Yes, that’s a bit harsh. But older adults — those approaching retirement and those already retired — are frequently in better financial shape than younger family members and are better able to lend a hand.
Consider: Almost one in four surveyed workers (24 percent) who are 55 or older have $250,000 or more in savings and investments (not including the value of their homes), according to the Employee Benefit Research Institute.
(MORE: Large Gifts to Family Members Can Be Tricky)
1. Set clear terms
. Remember: This is a loan, not a gift. (Presumably.) Treat it as formally
as you would any business transaction. That means spelling out the details in a written agreement, including the term, how the loan will be repaid and the interest rate, says Jeff Leventhal, managing director at the HighTower financial services firm in Bethesda, Md.
2. Prepare to get stiffed.
What’s more important to you: Getting your money back, or preserving family relationships? Assuming that the loan isn’t for more than a few thousand dollars, enter the transaction with the expectation that you won’t be repaid. A relationship will be better off in the end if you start with that mindset, says Leventhal. And if you end up getting your money back? So much the better.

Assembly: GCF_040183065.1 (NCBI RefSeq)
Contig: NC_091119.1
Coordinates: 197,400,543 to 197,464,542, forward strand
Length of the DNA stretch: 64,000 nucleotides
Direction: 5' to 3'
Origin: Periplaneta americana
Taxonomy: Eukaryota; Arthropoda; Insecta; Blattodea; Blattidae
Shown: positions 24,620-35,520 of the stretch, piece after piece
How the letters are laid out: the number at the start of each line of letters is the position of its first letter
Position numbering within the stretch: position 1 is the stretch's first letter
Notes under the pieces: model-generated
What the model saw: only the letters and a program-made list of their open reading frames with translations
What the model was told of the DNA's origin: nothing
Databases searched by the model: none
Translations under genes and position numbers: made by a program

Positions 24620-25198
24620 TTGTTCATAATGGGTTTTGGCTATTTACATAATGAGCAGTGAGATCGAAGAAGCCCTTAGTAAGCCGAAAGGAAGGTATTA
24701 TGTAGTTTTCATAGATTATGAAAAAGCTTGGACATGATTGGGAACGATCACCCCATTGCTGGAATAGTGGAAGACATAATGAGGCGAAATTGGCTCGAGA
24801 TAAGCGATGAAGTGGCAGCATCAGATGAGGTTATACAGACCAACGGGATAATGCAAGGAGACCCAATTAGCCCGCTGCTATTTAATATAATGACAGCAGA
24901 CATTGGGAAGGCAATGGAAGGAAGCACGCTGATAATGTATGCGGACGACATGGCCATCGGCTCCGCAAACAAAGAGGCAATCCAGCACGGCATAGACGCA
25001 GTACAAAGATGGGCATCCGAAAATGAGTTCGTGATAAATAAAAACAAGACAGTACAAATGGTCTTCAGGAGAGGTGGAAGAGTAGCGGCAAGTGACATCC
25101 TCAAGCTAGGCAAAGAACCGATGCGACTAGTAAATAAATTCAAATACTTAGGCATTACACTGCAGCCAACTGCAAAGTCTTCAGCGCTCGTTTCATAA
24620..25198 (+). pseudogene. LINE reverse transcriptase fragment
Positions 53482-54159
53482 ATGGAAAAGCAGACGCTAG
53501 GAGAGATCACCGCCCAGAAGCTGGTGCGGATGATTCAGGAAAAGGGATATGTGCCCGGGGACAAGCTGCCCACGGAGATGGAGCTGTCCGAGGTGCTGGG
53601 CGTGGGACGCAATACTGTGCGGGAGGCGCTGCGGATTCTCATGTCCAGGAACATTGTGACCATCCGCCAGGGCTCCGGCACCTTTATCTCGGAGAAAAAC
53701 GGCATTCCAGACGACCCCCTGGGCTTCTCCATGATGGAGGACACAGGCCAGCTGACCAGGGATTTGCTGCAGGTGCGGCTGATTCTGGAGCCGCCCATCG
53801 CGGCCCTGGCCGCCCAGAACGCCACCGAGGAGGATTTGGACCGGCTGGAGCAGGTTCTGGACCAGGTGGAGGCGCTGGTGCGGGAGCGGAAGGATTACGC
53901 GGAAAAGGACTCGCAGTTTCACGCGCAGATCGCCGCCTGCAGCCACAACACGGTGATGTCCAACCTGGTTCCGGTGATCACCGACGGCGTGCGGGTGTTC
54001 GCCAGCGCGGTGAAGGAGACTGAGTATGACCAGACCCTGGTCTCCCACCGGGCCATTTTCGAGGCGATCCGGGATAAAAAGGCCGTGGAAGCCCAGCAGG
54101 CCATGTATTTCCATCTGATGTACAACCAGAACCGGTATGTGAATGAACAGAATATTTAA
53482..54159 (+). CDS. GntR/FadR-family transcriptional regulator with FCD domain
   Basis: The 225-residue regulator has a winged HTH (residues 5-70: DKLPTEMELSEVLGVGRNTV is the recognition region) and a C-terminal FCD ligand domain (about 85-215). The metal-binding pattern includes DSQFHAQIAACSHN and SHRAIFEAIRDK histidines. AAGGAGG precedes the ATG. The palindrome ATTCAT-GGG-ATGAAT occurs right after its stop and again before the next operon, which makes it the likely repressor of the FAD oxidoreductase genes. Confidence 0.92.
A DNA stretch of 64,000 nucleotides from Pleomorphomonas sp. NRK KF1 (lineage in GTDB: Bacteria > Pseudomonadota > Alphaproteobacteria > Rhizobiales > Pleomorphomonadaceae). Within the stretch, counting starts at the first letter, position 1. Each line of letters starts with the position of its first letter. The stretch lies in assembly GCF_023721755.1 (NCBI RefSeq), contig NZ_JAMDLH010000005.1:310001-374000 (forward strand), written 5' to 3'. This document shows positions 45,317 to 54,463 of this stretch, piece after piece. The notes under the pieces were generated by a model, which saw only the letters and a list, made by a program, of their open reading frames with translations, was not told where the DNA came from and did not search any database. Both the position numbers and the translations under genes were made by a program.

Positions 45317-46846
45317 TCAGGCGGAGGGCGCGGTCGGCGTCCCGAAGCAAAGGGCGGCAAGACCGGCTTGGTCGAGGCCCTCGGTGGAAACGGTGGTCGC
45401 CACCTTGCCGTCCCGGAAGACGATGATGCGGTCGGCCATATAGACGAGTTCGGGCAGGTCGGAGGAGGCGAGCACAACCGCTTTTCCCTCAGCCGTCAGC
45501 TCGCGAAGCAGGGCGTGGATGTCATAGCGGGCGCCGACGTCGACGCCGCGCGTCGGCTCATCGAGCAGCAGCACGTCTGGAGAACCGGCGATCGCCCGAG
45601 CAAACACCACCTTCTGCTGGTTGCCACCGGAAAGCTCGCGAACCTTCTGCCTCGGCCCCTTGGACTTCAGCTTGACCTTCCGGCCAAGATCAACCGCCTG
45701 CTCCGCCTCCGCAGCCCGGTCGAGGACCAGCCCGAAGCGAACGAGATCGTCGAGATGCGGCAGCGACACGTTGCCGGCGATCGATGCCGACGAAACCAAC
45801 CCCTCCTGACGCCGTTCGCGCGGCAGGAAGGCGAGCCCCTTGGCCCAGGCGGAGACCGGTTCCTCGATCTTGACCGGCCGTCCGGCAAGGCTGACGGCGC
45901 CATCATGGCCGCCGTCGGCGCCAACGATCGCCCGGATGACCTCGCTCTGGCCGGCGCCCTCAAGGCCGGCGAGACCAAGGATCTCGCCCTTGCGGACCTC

(MORE: The Money Habits We Inherit)
3. Don’t lose your shirt. Yes, helping a family member can be a good thing — as long as you don’t put your own financial security and future at risk. Never lend more money than you can afford not to get back. And make sure your spouse is aware of any family loans.
How do you say “No” to a person who keeps asking for money?
Andy Smith, a senior vice president of the Mutual Fund Store in Indianapolis, suggests saying: “I know that I’ve done this for you in the past, but I cannot do this for you anymore because I am putting myself in jeopardy financially by continuing to help you.”
(MORE: No Money Talk at the Holiday Table, Please)
4. Don’t be an enabler. Ideally, a loan to a family member will be for a specific need — and not to subsidize a spendthrift. Suzanna de Baca, vice president of wealth strategies at Ameriprise Financial, suggests putting on your banker’s hat and doing some due diligence: Ask what the money is for and how the borrower plans to repay it.
“If you have a relative and you really don’t approve of what they’re asking for or feel that it will enable irresponsible behavior,” you should think twice about extending money to them, she says.